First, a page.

22  April  2018

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 Infopetro -> Industry in Focus


China Escalates Imports of Crude from United States

  07/26/2017

Analysts said on Tuesday they believe a dramatic surge in

imports of US petroleum products into China in the

current year is a win-win for the world's biggest trading

partners.

China imported an average of 100,000 barrels of crude per

day from the United States during the first five months

of 2017, 10 times the level for the same period last

year, according to official customs data.

The General Administration of Customs figures, released

earlier this month, indicate the upward trend is also

picking up speed, with imports surging to more than

180,000 barrels per day in April and May.

"China has long depended on fuel imports and the cheaper

energy price, in addition to the massive amount of US

oil, has definitely contributed to the increase in

imports," said Li Li, energy research director at ICIS

China, a consulting company that provides analysis of the

energy market here.

"The US' increasing share of China's energy imports will

also ensure the country's energy security, as China has

been exploring different crude oil import channels," Li

added.

US Census Bureau data on international trade show that

the combined value of US crude oil, gas and refined

petroleum exported to China in the first five months of

2017 totaled over $2.76 billion.

China purchased $1.6 billion of US crude, representing 21

percent of US global crude oil exports from January

through to May.

The US lifted a 40-year old ban on oil exports two years

ago, as its production levels rose to their highest in

decades, boosted by surging new shale oil and gas output.

Wang Lu, an Asia-Pacific oil and gas analyst at Bloomberg

Intelligence, said US oil exports could also lower OPEC's

global market share of oil production and could undermine

the producer group's willingness to comply with their

agreed output reductions.

China became the biggest purchase of US crude oil in

February, overtaking Canada, against the backdrop of

OPEC's scaling back of its production.

"While the output-cut deal has been extended to March

2018, whether OPEC will comply with that undertaking is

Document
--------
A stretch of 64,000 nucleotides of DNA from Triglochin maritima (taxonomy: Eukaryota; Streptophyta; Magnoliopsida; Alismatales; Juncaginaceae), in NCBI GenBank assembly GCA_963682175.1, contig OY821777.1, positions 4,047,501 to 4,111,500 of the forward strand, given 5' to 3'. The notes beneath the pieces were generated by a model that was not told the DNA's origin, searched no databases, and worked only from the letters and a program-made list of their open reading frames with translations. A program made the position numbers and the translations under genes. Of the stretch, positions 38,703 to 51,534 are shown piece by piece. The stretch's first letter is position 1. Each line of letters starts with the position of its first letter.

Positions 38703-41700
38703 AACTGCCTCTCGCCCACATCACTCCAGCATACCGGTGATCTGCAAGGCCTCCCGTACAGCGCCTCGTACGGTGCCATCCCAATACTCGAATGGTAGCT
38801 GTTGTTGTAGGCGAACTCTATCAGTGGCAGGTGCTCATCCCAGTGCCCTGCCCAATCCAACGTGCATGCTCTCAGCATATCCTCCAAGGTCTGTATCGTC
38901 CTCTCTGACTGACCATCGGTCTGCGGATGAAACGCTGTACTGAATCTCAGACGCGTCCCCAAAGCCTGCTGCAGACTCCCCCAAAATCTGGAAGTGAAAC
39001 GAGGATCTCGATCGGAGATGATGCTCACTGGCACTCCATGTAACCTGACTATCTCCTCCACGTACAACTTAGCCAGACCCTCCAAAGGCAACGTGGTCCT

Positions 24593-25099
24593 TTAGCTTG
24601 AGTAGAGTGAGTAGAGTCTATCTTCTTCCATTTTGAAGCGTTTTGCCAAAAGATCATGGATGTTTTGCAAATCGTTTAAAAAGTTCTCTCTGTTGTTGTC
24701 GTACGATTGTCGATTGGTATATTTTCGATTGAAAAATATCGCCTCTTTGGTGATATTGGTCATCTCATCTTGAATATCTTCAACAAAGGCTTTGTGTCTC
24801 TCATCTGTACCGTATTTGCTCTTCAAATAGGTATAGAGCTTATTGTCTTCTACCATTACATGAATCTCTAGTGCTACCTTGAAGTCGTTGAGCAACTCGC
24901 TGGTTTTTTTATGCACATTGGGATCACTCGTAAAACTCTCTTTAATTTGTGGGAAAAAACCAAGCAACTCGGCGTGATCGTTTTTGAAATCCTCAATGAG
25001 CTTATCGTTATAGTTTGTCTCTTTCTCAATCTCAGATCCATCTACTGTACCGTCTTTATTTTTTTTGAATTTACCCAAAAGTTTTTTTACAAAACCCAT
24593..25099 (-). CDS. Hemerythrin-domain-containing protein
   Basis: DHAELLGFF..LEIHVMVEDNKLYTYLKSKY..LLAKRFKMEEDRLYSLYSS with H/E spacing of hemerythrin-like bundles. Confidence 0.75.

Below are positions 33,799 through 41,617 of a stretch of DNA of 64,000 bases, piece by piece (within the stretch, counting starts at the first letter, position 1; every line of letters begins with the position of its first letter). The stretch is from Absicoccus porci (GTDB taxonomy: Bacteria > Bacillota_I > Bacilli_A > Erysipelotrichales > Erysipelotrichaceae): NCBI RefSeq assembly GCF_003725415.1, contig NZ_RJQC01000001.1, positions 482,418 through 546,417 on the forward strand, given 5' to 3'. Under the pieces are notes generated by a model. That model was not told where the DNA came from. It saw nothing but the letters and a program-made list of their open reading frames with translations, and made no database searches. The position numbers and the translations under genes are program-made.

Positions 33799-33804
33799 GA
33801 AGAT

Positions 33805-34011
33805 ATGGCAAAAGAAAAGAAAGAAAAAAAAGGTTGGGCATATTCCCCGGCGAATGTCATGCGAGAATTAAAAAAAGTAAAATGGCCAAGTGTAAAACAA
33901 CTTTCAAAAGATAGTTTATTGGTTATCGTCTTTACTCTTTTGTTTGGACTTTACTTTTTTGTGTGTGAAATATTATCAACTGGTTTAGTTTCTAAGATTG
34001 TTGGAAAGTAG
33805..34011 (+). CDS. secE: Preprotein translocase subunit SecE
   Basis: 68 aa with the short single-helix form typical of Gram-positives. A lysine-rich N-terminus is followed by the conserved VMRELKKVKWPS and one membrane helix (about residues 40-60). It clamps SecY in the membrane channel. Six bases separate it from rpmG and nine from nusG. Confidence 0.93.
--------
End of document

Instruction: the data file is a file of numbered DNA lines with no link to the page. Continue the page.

uncertain," Wang said. Crude oil exports from US to China

surged to 759,000 metric tons in May, and its market

share as a percentage of China's total oil imports rose

to 2 percent from 0.1 percent a year ago, while that of

the Middle East fell to 41.6 percent from 46.7 percent,

Wang said.

China's biggest oil and gas producer, China National

Petroleum Corp, said earlier it would import more crude

oil and natural gas from the US, while also considering

involvement in the country's growing liquefied natural

gas export industry.

CNPC chairman Wang Yilin said his company was setting its

sights on having a growing reliance on US energy imports,

on the sidelines of the Belt and Road Forum in Beijing.

"The US has very rich oil and gas resources, and as China

pursues a diversification of its crude supplies the US

will of course be one of the sources," he said.

"We will (also) consider exploring cooperation in areas

such as jointly developing liquefied natural gas

facilities and gas transport," he added.

Xiamen University energy expert Lin Boqiang, who has

advised Beijing on oil policy, said that China should

consider buying oil from places other than the Middle

East.

The glut of US crude also made it cheaper than oil from

the Middle East.

"If there's an opportunity to buy oil from somewhere

else, we should," he said.

"The precondition is that it must be economical."

US crude prices were currently relatively low, while the

move to increase oil exports is also in accordance with

Washington's target to reduce the trade deficit between

China and the US, Lin said.

US Energy Secretary Rick Perry called for more energy

cooperation with China during a visit to Beijing in June.

Expanding crude exports also means more jobs in the US,

said Ray Perryman, president of the consulting firm

Perryman Group. He was quoted by the New York Times

estimating that the expanded crude exports could add over

480,000 jobs nationally over the next couple of decades,

nearly 60 percent of which will be in Texas, even if oil

prices remain moderate to low.

Xiamen University's Lin said the US currently accounts

for a small percentage of China's oil imports, with

Russia, Saudi Arabia and Angola still its top crude

suppliers.

However, as China keeps seeking to diversify its oil and

gas suppliers£­with its own oil fields becoming less

productive and geopolitical worries posing a threat to

disrupt supplies from the Middle East£­he was optimistic

about future US-China oil cooperation.



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